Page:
Solar Waterfall

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Our site is ideal for a water feature ... a rather dramatic water fall.  After discussing this with various landscape companies, it appeared that to power the waterfall would cost around $25-30 per month in electricity.  As our goal is to be zero net energy, this was a problem.

So, we decided to build a solar system to run the waterfall.  When the sun was out, we would like to be in the garden, and the waterfall would run.  When it was cloudy or at night, the waterfall would turn off,and we would be less likely to be outside in any event.

Thus, we settled on a DC electric pump. DC (direct current) power is the type of electricity generated by solar panels vs AC (alternating current) power that we are accustomed to in our homes and offices. The benefit of a DC pump will not be lost converting it to AC and there is no cost for an inverter.

Jeremy Smithson, Puget Sound Solar, from Seattle did the main solar electric system for the house and has designed the solar water feature.  As we performed other tasks such as pouring the concrete foundation, we poured a base for the pump and the support for the pole to support the array. As Brad Thorkildsen's plumbing team did the initial plumbing work, we had them install the pump.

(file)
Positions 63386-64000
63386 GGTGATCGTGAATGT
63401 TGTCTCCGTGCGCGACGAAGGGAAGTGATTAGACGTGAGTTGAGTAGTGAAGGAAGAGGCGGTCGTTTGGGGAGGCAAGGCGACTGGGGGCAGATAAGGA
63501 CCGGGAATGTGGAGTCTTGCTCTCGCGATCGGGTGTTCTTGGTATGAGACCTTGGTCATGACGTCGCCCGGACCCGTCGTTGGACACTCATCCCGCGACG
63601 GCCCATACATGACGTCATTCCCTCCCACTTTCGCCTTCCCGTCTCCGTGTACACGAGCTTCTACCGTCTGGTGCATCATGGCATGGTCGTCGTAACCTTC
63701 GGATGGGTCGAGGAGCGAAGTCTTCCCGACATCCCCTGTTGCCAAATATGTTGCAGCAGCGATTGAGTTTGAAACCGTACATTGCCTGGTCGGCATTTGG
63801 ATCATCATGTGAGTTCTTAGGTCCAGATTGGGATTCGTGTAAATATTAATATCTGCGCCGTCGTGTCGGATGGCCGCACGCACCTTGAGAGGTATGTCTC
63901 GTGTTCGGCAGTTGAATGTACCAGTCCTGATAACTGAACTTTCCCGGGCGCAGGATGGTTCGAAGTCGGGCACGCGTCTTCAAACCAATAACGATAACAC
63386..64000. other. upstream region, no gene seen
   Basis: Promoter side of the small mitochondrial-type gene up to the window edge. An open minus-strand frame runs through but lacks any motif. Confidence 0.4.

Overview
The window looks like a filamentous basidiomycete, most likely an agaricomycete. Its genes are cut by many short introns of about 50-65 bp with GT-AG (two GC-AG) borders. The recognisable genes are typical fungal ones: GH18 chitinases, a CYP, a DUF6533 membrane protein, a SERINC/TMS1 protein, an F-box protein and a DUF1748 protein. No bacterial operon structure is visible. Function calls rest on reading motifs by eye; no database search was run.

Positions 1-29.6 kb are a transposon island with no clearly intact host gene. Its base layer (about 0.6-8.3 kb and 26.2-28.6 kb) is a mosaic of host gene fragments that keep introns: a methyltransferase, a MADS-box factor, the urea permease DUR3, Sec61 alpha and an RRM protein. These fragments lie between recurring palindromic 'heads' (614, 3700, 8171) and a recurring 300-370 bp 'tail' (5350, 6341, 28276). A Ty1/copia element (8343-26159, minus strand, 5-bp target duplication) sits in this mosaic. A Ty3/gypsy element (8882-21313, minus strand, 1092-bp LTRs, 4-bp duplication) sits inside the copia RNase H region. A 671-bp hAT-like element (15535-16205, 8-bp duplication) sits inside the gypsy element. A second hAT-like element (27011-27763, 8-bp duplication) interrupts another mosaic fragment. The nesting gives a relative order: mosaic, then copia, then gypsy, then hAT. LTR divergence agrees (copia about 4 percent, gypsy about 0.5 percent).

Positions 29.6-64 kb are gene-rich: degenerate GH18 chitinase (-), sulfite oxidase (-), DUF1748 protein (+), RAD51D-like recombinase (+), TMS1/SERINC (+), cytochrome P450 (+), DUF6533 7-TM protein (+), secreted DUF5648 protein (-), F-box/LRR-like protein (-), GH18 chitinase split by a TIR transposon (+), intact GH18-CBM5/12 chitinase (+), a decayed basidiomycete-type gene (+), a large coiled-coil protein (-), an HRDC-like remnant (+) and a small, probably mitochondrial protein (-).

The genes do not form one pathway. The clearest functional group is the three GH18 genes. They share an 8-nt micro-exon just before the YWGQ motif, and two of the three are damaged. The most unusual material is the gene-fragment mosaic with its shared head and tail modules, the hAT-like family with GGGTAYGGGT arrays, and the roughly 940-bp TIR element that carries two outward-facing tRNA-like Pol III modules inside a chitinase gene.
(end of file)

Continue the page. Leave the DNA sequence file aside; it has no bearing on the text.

In other words, we planned the project and steps to be completed in a holistic rather than project basis.

Six solar panels are mounted on a tracking devise that keeps the array perpendicular to the sun as in moves across the sky.  This will provide a constant electrical current to the pump.  Even when there is some fog or thin clouds the array continues to deliver power to the pump and keep the waterfall flowing.

It also looks great and is a real conversation item ... high tech garden art.

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We welcome your comments on this site.
You can email Christine Garst at
cbgarst@aol.com
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